The paper reprises the discussion concerning the phrase Dacia restituta within Pan. IV  uttered on March 1st, 297 at Augusta Treverorum by an anonymous orator on the occasion of celebrating the Quinquennalia, in the honour of Constantius becoming a Caesar. The first part features an overview of the opinions formulated regarding the localisation of Dacia mentioned by the orator. Hence, some believe that it is the North-Danubian province, “taken back” by the Empire around 289 or even 297. Others point out that it is the extreme southern area of the former province, controlled permanently by the Romans through the fortifications on the left bank of the river. Others yet, without denying that the orator was referring to the former trans-Danubian province, only credit the information with the value of rhetorical expression, as more of an ideological than a realistic claim. Finally, certain researchers pinpoint that the orator must have referred to the South-Danubian province of Dacia as a whole or to one of the provinces by that name (Dacia Ripensis, Dacia Mediterranea) situated on the left side of the river. The following lines feature the significations of the term restituta (-us), in general, then in the Panegyrici Latini. The paper also includes an internal analysis of the fragment where the phrase Dacia restituta is featured, as well as of other contexts within the speech where the lexeme in question is used, leading to the conclusion that the phrase can only refer to a Dacia that the Empire considered an integrant part of it—a provincia—and that was restored, reintegrated in the initial structures (administrative, legal, tax-related, etc.) of the state, after the perturbation of the natural evolution by the barbarian incursions. Hence, it could not have been the former province of Dacia in the north of the Danube, given that its legal Roman status had ceased de jure and definitively upon the official abandonment of the province, but the province of Dacia in the south of the Danube, in close connection with the events requiring the presence of Diocletian on the Danubian front in 289, 290–291, 293–294, 296. A further argument to support this idea is the frequency of the opposition amissa-recepta, not amissa-restituta. Finally, the foreign policy ideology of the 297 speech is worth highlighting; namely, the view according to which the Empire was a closed space, a stable world, where territorial acquisitions on the left bank of the Danube were excluded.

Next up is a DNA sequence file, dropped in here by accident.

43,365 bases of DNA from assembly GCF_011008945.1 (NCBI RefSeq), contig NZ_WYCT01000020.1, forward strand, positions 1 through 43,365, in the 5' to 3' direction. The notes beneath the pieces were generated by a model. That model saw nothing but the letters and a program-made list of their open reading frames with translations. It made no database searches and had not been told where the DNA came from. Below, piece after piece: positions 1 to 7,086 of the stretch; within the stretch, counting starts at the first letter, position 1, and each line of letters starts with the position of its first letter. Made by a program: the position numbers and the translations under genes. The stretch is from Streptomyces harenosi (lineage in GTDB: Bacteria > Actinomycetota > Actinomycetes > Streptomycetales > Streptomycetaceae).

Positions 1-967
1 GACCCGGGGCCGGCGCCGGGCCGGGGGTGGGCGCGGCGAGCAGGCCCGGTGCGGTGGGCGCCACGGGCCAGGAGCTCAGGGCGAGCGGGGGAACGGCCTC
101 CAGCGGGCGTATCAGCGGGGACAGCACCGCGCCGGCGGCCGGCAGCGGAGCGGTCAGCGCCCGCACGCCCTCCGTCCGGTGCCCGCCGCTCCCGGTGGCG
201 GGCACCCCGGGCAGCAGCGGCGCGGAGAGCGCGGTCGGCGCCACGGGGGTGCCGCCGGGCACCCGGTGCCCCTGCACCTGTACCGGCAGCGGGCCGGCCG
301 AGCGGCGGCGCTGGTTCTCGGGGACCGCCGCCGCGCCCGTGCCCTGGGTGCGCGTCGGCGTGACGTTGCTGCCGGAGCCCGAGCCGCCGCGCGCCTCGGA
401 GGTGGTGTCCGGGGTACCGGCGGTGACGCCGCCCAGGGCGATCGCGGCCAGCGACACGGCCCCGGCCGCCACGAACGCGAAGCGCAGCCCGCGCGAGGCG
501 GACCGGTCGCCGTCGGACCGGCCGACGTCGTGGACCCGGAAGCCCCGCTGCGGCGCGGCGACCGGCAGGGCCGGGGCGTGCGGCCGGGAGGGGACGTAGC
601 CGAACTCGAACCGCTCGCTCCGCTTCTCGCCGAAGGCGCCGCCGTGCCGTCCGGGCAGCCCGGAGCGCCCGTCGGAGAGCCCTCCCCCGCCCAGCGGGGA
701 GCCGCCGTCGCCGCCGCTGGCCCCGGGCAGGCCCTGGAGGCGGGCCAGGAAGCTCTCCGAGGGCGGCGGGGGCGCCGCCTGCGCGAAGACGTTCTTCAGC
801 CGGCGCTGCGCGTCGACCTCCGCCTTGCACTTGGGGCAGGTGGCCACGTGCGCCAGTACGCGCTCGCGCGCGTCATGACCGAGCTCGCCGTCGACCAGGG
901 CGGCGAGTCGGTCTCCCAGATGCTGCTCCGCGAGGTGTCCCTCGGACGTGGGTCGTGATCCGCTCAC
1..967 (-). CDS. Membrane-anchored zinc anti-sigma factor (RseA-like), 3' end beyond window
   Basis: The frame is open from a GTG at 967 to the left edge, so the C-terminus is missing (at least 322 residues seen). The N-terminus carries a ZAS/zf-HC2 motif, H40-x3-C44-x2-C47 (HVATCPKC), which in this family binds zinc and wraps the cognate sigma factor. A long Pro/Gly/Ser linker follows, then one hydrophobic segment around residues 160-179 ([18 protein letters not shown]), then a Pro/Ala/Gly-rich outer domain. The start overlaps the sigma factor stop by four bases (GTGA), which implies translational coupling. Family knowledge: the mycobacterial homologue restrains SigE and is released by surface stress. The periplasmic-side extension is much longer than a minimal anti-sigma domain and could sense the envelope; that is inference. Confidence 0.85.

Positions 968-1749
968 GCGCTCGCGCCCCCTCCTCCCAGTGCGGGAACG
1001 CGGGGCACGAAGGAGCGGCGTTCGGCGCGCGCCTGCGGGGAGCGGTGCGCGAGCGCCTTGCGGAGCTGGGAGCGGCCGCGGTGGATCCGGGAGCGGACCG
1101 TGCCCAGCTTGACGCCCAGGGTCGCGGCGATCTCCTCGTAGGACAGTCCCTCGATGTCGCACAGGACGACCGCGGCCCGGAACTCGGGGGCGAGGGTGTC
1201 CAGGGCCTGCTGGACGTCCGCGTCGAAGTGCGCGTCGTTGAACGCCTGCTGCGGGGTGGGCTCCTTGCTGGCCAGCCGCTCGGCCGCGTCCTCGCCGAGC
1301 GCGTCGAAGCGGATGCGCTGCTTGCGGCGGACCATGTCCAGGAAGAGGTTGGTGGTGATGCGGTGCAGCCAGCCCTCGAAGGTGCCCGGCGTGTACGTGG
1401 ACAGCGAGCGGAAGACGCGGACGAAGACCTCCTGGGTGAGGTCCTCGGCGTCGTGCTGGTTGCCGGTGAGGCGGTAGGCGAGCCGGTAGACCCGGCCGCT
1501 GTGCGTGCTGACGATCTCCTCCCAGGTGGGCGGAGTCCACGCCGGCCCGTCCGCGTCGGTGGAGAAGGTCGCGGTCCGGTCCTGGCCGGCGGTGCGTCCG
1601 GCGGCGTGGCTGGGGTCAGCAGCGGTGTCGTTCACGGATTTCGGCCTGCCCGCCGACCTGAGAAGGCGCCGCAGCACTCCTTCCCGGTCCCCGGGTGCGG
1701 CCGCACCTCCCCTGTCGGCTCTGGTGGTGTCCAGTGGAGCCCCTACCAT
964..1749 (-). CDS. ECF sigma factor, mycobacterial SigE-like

This essay continues the critique of perceived evangelical exceptionalism by providing a detailed study of the genre of biography in antiquity. While some scholars claim that the Gospels were a literary anomaly without clear precedents, we instead claim that they are an innovative variation of the classical biographical tradition. By classifying the Gospels into this generic classification, we work to establish an access to this literature that is historically grounded and does not seek the presumed religious ‘community’ of the author in the rhetorical framework of their writings.
The archaeological excavations of the ‘Faleză Est’ sector have extended over twenty years. Their result was the discovery of a large quantity of ceramic fragments from the Hellenistic and Roman eras. This article analyzes the tableware from the late Roman period, imported from North Africa, Cyprus, the Aegean basin and the Pontic region. Most of the imported tableware comes from North African workshops. The ceramic fragments discovered in the ‘Faleză Est’ sector are dated in the 5th–6th centuries.
The current article examines four case studies of complex genealogies in Mesopotamia from the 3rd and 2nd millennia BCE. The first three case studies are focused on the complex genealogies used by 3rd millennium BC kings in the Early Dynastic Period III, in Lagaš II, and in the period of 3rd Dynasty of Ur. The fourth case study deals with Assyrian king Tukultī-Ninurta I (1242–1206 BCE).